A survey conducted in January found that 8 percent of Israelis are vegetarian and nearly 5 percent are vegan. Four years ago, Israel’s Central Bureau of Statistics reported that just 2.6 percent of Israelis were vegetarian or vegan.

Some 7,000 Israelis have accepted the Challenge 22 to go vegan for 22 days since the initiative was launched in May by the animal rights group Anonymous. About 250 Israeli restaurants are now certified “vegan friendly” by the group of the same name, meaning that at least one-quarter of their dishes contain no animal products.

Israel is also frequently included on lists of the world’s most vegan-friendly nations, thanks in part to the fact that national staples such as falafel and hummus contain no animal products. And on Oct. 13, Tel Aviv’s second annual Vegan-Fest drew more than 10,000 attendees to a festival of food, crafts and music that organizers claim is the world’s largest.

“The makeup of the community is the biggest change,” said Omri Paz, founder of Vegan-Friendly, which organized the festival. “In the past, maybe they were more spiritual, or people society viewed as a little different, a little strange. A lot of the new vegans are mainstream — vegan lawyers, vegan teachers. Everyone can be vegan.”

The alternative and the mainstream mingled freely at the festival, where people wearing baggy tie-dyed pants and shirts reading “Proud To Be Vegan” mixed with families enjoying picnics. The food stands lining the park offered everything from vegan cakes and ice cream to vegan shwarma, Israel’s trademark spiced lamb dish.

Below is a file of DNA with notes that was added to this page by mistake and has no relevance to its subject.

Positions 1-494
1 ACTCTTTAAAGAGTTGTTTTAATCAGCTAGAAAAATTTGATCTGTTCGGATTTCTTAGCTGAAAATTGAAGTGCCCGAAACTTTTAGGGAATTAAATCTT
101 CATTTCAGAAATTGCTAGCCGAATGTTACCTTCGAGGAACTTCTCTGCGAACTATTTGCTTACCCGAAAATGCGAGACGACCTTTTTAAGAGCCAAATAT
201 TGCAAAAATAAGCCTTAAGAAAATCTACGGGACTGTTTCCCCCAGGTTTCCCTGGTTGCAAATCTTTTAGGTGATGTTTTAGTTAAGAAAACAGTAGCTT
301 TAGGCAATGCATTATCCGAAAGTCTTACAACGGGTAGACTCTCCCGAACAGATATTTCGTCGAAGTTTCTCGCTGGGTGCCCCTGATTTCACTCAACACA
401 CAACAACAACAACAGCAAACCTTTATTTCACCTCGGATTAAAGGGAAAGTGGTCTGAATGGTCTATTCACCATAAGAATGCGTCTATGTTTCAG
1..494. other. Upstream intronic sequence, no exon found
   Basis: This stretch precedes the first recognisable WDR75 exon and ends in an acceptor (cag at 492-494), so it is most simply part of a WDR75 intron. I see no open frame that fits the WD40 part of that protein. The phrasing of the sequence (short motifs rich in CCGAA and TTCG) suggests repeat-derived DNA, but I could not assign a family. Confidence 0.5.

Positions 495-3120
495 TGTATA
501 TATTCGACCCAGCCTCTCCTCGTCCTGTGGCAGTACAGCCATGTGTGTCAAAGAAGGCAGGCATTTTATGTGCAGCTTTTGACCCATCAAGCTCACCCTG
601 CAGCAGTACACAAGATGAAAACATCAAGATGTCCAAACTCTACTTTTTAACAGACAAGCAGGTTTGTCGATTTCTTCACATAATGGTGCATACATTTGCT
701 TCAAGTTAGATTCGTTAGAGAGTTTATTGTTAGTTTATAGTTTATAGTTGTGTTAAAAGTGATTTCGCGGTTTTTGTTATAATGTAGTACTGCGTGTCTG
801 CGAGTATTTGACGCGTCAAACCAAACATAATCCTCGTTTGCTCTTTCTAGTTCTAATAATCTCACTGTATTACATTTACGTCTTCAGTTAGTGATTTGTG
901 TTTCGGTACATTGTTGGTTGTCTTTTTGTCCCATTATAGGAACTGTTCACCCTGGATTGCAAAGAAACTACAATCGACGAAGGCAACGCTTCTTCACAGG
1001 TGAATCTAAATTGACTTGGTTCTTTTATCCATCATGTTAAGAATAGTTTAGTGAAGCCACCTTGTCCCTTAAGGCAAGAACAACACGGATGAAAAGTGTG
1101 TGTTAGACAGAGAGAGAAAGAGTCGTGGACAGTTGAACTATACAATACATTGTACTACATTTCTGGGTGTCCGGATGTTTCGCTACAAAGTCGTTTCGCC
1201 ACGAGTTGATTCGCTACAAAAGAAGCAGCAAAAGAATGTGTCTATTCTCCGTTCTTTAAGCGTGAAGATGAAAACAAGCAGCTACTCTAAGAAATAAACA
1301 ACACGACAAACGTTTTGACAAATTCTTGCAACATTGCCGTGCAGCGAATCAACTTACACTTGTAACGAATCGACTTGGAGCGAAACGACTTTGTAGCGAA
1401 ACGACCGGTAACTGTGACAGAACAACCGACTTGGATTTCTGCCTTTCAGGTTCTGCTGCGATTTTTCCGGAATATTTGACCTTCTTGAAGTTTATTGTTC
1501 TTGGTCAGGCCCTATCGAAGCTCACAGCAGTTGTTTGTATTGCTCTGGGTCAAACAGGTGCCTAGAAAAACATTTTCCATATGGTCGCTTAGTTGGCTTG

Even Domino’s Pizza had a booth showcasing its vegan pies — first sold in Israel. Ido Fridman, the vice president of marketing for Domino’s Israel, said the company has sold about 300,000 vegan pizzas since launching the pie last year.

Israel’s vegan boom comes at a time of heightened awareness of animal welfare on factory farms.

A Hebrew-subtitled lecture on veganism has garnered nearly a million views on YouTube in a country of just 8 million people. One-fifth of the country tuned in to see a vegan activist win the latest season of the Israeli version of the “Big Brother” reality television show. And a popular investigative news show has broadcast six segments exposing the mistreatment of animals in Israel’s meat and dairy industries.

The heightened consciousness around animal welfare has bolstered vegan activists. Founded just two years ago, Vegan-Friendly has seen attendance at its festival jump 25 percent this year. Another animal rights group founded two years ago, Free 269, recently opened Israel’s first sanctuary for animals from factory farms and has spawned dozens of offshoots in other countries.

“There’s the virality of Facebook and YouTube, so the messages and the pictures and videos are exposed to tons of people,” Paz said. “It helps that people are used to eating falafel and Israeli salad.”

Israeli veganism took root in secular liberal circles, but religious Israelis are joining the movement, too. Many note that the biblical Adam and Eve were vegetarians in the Garden of Eden.

Yehuda Shein, the chairman of Behemla, a religious organization that advocates against animal cruelty, says he is undeterred by the time-honored custom of eating meat on Shabbat and holidays.

“There’s no commandment to eat meat,” Shein said. “People make their own adjustments. They stop eating meat, they do something else. But our goal is to bring the information to the public.”